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Taking care of yourself as a survivor of suicide

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A survivor of suicide is someone who has lost a loved one to suicide. Survivors may be moms, dads, siblings, aunts, friends, etc. When a person dies of suicide, there is a lot of focus on why they did it and if there were any warning signs. We may ask ourselves if we could have prevented it. We may have feelings of guilt and may think we were not there for them or supported them as they needed, but it is not our fault.

It is so important, as survivors of suicide, to take care of ourselves. Of course it is okay to mourn for our lost loved ones, but we cannot allow ourselves to fall into unhealthy habits or ignore our own self-health and mental health.

Possible healthy outlets may be seeing a therapist, going to group therapy, going to church, exercise, or more simple activities, such as going on walks/hikes and surrounding ourselves with positive people. It is not a selfish act for us to focus on ourselves, as a suicide survivor, and what we need to do to stay happy, healthy, and most importantly, alive. Seriously! Someone close to us dying of suicide increases the risk of suicide throughout family members and friends by 65% (Medical Daily, Pitman A, Osbourne, 2016). Making sure we are taking care of yourself during these hard times is an absolutely necessary precaution.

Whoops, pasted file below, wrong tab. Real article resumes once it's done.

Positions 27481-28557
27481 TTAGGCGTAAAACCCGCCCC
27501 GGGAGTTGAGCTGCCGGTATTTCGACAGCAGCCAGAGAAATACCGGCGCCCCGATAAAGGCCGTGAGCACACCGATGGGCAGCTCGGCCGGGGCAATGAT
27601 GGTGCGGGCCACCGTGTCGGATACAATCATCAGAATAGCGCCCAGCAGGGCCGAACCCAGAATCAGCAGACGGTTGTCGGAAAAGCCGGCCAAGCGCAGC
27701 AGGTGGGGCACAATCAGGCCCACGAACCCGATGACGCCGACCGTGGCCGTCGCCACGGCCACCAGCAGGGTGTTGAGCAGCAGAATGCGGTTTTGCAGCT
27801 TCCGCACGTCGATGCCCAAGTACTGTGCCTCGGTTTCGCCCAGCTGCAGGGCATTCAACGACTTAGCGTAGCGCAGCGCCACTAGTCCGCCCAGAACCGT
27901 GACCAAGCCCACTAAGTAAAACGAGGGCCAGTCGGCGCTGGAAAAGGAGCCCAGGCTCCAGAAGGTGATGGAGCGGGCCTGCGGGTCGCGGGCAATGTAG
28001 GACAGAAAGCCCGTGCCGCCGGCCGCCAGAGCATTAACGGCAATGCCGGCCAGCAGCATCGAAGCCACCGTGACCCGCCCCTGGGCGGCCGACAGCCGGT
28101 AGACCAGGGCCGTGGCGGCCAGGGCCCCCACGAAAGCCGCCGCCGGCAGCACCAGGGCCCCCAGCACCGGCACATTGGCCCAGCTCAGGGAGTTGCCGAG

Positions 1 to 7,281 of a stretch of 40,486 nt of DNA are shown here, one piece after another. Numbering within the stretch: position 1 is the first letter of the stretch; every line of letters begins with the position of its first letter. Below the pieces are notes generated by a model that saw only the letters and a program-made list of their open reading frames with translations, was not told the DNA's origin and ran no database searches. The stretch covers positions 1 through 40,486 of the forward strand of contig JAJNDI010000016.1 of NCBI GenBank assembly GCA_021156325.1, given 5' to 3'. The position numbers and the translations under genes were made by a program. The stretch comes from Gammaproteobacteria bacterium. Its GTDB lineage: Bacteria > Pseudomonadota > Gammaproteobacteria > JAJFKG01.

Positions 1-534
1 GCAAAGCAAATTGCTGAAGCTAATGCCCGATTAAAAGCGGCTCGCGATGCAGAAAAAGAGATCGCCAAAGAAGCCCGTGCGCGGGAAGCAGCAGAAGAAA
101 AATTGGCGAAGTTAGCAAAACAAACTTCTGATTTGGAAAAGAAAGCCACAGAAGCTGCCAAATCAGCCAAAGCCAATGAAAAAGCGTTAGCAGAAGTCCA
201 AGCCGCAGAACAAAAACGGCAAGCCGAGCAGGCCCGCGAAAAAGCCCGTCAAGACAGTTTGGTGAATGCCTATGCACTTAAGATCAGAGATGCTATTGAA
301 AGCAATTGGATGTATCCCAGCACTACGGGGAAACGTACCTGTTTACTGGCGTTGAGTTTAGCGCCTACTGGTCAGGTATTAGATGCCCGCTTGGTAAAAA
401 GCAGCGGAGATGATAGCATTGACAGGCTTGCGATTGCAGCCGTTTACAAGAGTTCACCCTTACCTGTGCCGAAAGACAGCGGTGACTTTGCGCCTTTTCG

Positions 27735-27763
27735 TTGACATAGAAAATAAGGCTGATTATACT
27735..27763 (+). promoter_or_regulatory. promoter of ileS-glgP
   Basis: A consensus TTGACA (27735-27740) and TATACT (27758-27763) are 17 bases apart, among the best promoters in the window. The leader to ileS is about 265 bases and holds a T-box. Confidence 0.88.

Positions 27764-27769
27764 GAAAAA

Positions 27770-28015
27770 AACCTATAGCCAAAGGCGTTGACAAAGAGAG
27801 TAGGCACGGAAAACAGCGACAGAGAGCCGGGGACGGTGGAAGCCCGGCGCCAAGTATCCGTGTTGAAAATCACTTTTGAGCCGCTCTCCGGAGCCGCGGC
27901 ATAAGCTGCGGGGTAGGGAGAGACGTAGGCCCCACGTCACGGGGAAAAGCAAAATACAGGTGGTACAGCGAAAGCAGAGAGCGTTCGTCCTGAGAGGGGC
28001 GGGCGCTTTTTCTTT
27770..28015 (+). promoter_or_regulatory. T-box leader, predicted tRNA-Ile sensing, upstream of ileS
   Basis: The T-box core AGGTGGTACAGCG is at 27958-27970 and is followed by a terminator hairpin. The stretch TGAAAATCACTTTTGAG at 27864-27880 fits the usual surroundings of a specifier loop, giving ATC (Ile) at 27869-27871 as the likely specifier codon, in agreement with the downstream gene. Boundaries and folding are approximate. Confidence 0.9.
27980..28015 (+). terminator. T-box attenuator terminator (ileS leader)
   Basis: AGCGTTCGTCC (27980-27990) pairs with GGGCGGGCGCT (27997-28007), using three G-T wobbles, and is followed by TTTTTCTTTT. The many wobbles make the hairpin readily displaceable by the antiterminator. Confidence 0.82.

Suicide does not discriminate. It does not choose whether you’re rich or poor, black or white, have a big family or small family, or have mental illness history in the family, it can affect anyone. There are so many factors that go into why someone may end their life, but usually it is a combination of several combined aspects.

So be kind and always remember that  being a suicide survivor can happen to anyone. Hug your loved ones close and be a non-criticizing shoulder to cry on when needed. and never judge.  You may think you know what is like to walk in someone else shoes, but until you do, you don’t❤️

Spread kindness and remember…you are not alone, there are resources to reach out to when you’re feeling depressed or suicidal…including us.  We have walked in your shoes, as survivors and with our own suicidal thoughts and ideations, so never be afraid to reach out for help or admit that you do.

 

 

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